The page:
Thymeleaf | Create dynamic hierarchy trees with Kotlin & Micronaut
This week I had to create a dynamic tree structure with Kotlin and Thymeleaf. I had a dataClass Node, which has children, metadata and a title. These children are also Nodes that themselves and therefore can also have children. The last of these Nodes is called a leaf which contains Metadata. What I needed to do was displaying the whole structure on an HTML page and making it dynamic and clickable, so that only the highest level will be seen at the beginning.
Creating the controller
The controller is one of the two main parts of this application. It is responsible to feed the front-end with the data it needs to work with. Since I work with Micronaut in this project, my controller looks like this:
As you can see, this findDocumentations function will listen on the root address and will use the index view to display the response. Please take note that
Root().createWholeTree(metadataRepository.getAll()) will just create the data tree for us to use. This function will just return one parent Node that can contain multiple child nodes.
Consuming data in the Front End
First of all, since we are using Thymeleaf, we should create a new index.html file and add some stuff like the xmlns:th to it.
The most interesting part is probably the list item on line 11. At this place, the first item on the lowest hierarchy level will be displayed. This list item will be replaced by the nestedMenu from the menuFragment.html file. Here it also uses the menuItemsList attribute and sends it the children of the root object, which we sent in the controller.
If we now would refresh the homepage, it would throw an exception, because it can’t find the fragment we wanted to use. To fix that, we need to create it by ourselves.
Defining the menuFragment
The menuFragment.html actually has two different fragments. One of witch is the nestedMenu and the other is just called menu. We have two separate fragments because one time we need a whole unordered list, like when we call it from the index file, and another time we need just the list items themselves.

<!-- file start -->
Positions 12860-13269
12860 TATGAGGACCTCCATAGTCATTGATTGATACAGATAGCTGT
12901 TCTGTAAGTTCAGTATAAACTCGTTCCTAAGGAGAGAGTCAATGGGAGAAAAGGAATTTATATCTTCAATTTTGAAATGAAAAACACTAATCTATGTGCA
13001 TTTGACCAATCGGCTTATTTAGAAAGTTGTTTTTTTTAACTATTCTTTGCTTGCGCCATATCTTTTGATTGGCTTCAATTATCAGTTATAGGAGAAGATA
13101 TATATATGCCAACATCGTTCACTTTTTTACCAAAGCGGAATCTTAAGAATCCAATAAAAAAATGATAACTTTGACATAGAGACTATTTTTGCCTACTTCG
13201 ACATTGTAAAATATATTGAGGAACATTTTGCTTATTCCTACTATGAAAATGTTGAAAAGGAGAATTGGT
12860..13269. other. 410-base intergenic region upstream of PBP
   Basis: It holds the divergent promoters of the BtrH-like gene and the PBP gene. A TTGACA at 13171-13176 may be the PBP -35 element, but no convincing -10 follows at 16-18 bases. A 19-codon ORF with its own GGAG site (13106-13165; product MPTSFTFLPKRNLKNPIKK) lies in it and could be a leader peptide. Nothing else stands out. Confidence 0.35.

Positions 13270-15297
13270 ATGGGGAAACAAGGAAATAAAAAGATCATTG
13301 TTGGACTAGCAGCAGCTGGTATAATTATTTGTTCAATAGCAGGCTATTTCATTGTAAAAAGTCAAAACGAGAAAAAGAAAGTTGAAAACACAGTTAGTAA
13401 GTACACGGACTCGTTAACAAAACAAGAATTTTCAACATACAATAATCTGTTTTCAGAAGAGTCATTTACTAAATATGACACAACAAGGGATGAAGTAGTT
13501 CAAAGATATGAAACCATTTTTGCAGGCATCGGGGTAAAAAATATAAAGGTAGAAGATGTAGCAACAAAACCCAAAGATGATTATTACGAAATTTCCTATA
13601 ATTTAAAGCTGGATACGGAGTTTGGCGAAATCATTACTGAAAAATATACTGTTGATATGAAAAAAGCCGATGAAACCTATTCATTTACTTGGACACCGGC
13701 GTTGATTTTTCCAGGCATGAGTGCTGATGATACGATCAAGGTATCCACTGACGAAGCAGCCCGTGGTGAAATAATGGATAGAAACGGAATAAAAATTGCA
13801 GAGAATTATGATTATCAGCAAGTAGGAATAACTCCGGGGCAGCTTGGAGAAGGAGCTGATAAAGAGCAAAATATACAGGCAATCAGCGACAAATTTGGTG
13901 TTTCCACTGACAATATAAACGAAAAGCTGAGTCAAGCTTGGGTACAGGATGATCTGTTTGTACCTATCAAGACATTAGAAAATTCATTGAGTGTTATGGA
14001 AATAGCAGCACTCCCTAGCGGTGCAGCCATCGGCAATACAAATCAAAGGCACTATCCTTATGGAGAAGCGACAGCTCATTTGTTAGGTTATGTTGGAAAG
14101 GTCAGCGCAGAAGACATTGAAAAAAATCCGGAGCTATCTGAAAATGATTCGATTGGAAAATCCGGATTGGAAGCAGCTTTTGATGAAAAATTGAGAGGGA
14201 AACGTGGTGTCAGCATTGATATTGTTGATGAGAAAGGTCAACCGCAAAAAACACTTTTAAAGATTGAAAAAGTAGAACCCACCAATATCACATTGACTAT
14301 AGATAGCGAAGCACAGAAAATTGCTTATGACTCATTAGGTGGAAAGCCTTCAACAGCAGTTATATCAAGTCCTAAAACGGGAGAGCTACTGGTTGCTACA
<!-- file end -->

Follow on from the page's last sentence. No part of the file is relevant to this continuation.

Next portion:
As you can see, these fragments are contained and called inside of themselves. The menu fragment contains the nestedMenu fragment. The nestedMenu fragment creates a list-item for each menuItem int the menuItemsList, which it gets through its parameter. In this list-item will either be a dynamically generated link to a location or it will display just a title and create a new section that contains a new menu fragment in it.
The way this works is, that only the leaf nodes of the structure contain the metadata. The other nodes only have a title and children. This way we can create as many levels of hierarchy as needed, since we know that only the leaf nodes can contain metadata and everything before needs to call the menu fragment.
This on its own will create a tree that looks something similar to this.
Obviously, this doesn’t really look that beautiful and needs to be styled with some proper css.
With the css added, we can see that only the first level will be shown, just as we wanted it to be. The problem is, that now it is not clickable and we can’t access the links that have a hierarchy above them.
If we put this script into the index.html file, we should be able to click through the hierarchy as expected.
What went good
What needs improvement
First I had some trouble creating the fragments with Thymeleaf and understanding that these fragments can call themselves just like you can do with classes in Kotlin. At the beginning I also had some problems consuming the values directly in Thymeleaf. After some time I figured out the right way and since then, pretty much everything worked just fine.